Need some help with my amphibious reptilian

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caters
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Need some help with my amphibious reptilian

Post by caters »

So, I'm building this world where most of the lifeforms, for one reason or another, are reptiles, or at least reptilian. Now, I know there have been reptile dominant periods in Earth's history, so it isn't impossible for the modern ecosystem of another planet to be predominantly reptiles as well. I am working on the aquatic niches right now and I have come up with the idea of having one or more species of amphibious reptile. To make things clear, here is what I am proposing for the life cycle of an amphibious reptile(image is too big to show as an image, so I am posting it as a link):

https://i.stack.imgur.com/usLBf.png

So, their larvae look kind of like salamander larvae except for one thing, scales growing from the smooth skin(which is partly why I made them have external gills instead of the internal gills that fish have). As they grow, they look more and more like an aquatic lizard than a salamander because of the scale growth. As for their habitat, they live in ponds and lakes. They start off eating algae and other forms of plankton. As they grow, they eat bigger animals including fish, small aquatic reptiles, and arthropods.

Once they get to stage 3 of the larval form, the lungs have matured enough for them to start breathing through their lungs. As such, they reabsorb their external gills. And as the tail gets longer and more muscular, the tail fan gets reabsorbed. Once both the external gills and the tail fan have been reabsorbed, they are adults and they move from the water onto the land and live their adult lives a lot like that of a lizard.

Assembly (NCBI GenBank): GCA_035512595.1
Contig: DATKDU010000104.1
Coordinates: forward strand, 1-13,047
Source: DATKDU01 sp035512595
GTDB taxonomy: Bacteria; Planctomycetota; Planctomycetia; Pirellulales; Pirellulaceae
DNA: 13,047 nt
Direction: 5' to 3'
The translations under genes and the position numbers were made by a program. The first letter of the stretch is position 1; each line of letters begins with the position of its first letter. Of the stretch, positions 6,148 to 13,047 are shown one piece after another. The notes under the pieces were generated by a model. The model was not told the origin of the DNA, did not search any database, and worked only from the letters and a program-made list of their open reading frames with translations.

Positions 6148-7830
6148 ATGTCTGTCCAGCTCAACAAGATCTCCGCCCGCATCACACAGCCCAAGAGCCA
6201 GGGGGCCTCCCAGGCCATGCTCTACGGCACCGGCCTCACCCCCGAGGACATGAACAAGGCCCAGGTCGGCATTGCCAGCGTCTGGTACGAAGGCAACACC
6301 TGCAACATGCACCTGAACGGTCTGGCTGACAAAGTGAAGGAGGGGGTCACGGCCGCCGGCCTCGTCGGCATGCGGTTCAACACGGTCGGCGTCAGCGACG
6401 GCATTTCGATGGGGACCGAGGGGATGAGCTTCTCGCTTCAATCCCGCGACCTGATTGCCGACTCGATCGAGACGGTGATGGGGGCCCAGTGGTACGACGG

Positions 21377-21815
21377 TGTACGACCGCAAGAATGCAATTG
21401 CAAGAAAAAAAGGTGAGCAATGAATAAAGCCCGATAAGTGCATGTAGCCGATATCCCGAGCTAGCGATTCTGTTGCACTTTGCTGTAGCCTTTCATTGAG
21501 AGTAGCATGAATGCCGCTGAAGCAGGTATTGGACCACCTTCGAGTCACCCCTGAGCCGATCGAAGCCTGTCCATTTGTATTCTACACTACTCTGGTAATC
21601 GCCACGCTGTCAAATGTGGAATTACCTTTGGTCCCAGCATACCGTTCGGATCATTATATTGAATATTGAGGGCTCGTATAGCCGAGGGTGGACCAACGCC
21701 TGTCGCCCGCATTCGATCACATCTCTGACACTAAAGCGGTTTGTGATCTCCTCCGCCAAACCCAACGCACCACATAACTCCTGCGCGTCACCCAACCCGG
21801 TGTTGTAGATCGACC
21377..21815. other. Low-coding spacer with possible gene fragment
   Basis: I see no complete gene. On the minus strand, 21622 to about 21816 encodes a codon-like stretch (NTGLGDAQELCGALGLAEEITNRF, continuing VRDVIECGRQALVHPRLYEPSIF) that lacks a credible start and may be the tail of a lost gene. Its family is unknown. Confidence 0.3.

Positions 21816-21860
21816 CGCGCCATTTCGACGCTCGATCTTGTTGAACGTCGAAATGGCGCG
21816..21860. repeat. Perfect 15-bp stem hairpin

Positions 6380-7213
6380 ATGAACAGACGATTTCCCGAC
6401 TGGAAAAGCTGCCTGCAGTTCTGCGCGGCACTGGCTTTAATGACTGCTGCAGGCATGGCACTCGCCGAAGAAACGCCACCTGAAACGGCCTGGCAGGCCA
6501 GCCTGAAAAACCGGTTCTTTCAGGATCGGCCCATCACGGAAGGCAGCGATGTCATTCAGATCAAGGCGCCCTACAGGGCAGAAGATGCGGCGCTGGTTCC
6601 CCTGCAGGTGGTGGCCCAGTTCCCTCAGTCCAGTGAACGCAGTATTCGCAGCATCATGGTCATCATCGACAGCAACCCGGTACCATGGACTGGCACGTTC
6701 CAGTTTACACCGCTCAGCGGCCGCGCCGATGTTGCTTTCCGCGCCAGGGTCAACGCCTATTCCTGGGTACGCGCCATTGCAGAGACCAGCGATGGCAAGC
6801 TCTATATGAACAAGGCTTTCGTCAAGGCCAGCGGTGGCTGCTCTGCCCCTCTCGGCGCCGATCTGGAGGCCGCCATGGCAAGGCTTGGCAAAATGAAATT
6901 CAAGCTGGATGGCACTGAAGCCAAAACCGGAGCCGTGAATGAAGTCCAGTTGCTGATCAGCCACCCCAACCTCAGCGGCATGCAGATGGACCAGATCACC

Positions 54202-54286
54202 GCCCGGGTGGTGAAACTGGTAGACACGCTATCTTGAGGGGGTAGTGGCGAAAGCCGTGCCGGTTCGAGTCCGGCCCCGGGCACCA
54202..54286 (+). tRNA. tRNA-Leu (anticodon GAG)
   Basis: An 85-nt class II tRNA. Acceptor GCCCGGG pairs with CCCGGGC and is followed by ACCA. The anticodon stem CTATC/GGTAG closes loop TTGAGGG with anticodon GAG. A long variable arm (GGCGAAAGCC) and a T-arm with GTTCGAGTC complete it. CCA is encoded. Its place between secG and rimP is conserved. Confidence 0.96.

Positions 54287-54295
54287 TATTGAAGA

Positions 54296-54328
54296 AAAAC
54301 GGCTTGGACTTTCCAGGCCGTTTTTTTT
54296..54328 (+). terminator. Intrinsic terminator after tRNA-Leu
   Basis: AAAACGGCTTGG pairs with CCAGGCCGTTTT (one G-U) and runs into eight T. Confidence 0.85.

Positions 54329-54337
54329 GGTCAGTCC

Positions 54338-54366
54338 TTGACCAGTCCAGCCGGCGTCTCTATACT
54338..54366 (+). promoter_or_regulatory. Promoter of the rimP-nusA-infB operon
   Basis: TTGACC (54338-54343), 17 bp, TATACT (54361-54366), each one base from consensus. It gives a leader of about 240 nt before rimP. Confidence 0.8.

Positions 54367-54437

The adults keep growing for a while. They also eat smaller reptiles and arthropods, so their diet is very similar to the larval diet. Occasionally, an adult will eat fish, but this normally occurs only when they are swimming from one place to another. When they are ready to lay their eggs, they go to a nearby pond, swim to a good location, and then lay their eggs.

Now, what to name them(they will be involved in a story after all)? Amphilizards? No, that gives away the design way too easily. Amphiliards? Nah. Ugh, I can't come up with a good nickname for them. The more complex species name(not the scientific name), I can come up with, but the nickname, I need help with. Also, is my amphibious reptile creature plausible?

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Micamo
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Re: Need some help with my amphibious reptilian

Post by Micamo »

caters wrote:
08 Dec 2019 07:20